Established in 2013 in partnership with CottonConnect and the Self-Employed Women’s Association (SEWA), the programme trains women farmers on sustainable farming methods in order to improve their income and livelihoods. New data released today (9 February), revealed that 1,251 farmers have participated and enjoyed a rise in profits during the three-year programme.

Through Primark’s programme, female farmers have seen average profits increase by 247% over a three-year time span. Input costs have fallen by 19.2% in this timeframe as farmers spend less capital on fertiliser. In total, chemical fertiliser use fell by 44% as Primark encouraged farmers to deploy more environmentally sustainable methods. A 10% reduction in water use also boost the efficiency and cost of the practice.

Primark’s ethical trade and environmental sustainability director Katharine Stewart said: “Primark’s long-term ambition is to ensure all the cotton in our supply chain is sourced sustainably. We knew that to have maximum impact, the programme needed to be delivered by experts on the ground with local knowledge and expertise to engage with smallholders and their families.

“In doing so it has shown that sustainable farming methods are good for the environment and farmers’ incomes. But more than that, this programme has improved lives. It has helped to empower these women and narrow the gender inequality gap in their communities. We’re looking forward to reaching even more women in the coming years.”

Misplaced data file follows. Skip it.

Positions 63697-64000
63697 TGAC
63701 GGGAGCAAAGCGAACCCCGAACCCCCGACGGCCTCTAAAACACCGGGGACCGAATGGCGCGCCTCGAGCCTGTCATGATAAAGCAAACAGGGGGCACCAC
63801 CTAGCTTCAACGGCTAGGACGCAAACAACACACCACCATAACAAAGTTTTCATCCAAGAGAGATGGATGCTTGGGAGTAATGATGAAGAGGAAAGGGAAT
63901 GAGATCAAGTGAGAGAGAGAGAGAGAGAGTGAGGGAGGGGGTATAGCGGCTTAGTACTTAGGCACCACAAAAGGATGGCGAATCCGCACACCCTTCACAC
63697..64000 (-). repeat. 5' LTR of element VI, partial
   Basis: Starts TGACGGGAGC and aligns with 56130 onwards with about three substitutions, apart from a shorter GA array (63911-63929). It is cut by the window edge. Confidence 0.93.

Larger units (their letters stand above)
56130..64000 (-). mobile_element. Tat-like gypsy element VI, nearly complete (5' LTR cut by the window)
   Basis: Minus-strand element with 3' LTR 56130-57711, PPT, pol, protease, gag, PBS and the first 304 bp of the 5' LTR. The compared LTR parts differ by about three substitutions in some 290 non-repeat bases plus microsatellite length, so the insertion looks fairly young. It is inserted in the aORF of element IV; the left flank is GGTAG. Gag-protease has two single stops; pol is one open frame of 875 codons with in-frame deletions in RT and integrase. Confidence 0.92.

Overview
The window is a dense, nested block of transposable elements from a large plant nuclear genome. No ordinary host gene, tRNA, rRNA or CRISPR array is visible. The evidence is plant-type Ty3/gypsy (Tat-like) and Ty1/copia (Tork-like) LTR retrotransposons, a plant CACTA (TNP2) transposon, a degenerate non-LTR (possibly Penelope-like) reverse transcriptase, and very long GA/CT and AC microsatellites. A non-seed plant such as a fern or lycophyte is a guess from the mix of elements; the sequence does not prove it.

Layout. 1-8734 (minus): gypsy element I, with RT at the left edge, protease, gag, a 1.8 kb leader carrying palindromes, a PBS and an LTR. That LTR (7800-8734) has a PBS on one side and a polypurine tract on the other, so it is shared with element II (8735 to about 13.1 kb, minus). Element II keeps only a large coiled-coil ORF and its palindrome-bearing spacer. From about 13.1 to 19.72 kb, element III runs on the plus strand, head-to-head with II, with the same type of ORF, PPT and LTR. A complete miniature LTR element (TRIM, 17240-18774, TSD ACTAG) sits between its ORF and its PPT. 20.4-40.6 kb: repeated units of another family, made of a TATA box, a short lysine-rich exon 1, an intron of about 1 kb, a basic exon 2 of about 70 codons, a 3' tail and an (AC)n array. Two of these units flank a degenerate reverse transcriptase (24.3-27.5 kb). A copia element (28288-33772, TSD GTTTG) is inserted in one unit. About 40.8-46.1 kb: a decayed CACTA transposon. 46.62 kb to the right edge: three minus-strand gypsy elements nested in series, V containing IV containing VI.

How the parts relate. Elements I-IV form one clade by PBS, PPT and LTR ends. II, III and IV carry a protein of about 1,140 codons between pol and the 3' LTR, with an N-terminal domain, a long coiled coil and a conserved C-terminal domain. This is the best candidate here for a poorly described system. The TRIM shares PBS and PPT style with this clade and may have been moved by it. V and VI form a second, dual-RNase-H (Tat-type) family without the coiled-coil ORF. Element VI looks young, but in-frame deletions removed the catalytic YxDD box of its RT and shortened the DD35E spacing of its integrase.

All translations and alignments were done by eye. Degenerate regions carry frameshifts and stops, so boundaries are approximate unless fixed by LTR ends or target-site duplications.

India is the second largest producer of cotton global and International Trade Centre data shows that women account for 70% of the cotton planting and 90% of the hand-picking in rural parts of the country. Despite this, the average income for women in the country is just 78% of a man’s annual wage.

Primark announced in March that it is scaling up the initiative to recruit a further 10,000 female smallholder farmers in India onto the programme. To encourage participation, the firm has enrolled the first intake of farmers into the Farmer Business School. The school offers basic financial training and management skills to compliment the sustainability teachings.

CottonConnect’s chief executive Alison Ward added: “Creating sustainable, long-lasting change in cotton-growing communities in India can be challenging. It is something that no one organisation can achieve alone.

“Key to its success was gaining the support of male elders and family members. In doing so, we’ve seen a real cultural shift – women’s voices are now heard and respected, and they are part of the decision-making process with their families and communities. We’ve seen what’s possible with a small group of just over 1,000 farmers, but it’s clear that this approach holds great potential.  We’re looking forward to seeing the impact of the programme on our next intake of female smallholders.”

Sign them up

Primark has been a member of the Sustainable Apparel Coalition for more than a year. Through the coalition, Primark has access to the Higg Index – where members enter sustainability data into a series of online tools which then generate standardised performance scores that can be shared and benchmarked.

During the edie Live exhibition in May last year, Primark’s environmental sustainability controller for ethical trade, Charles Dickinson, signalled his intention to sign the firm up to WRAP’s Sustainable Clothing Action Plan (SCAP) and the European Clothing Action Plan (ECAP) initiatives. The company officially announced its membership in November.

Matt Mace

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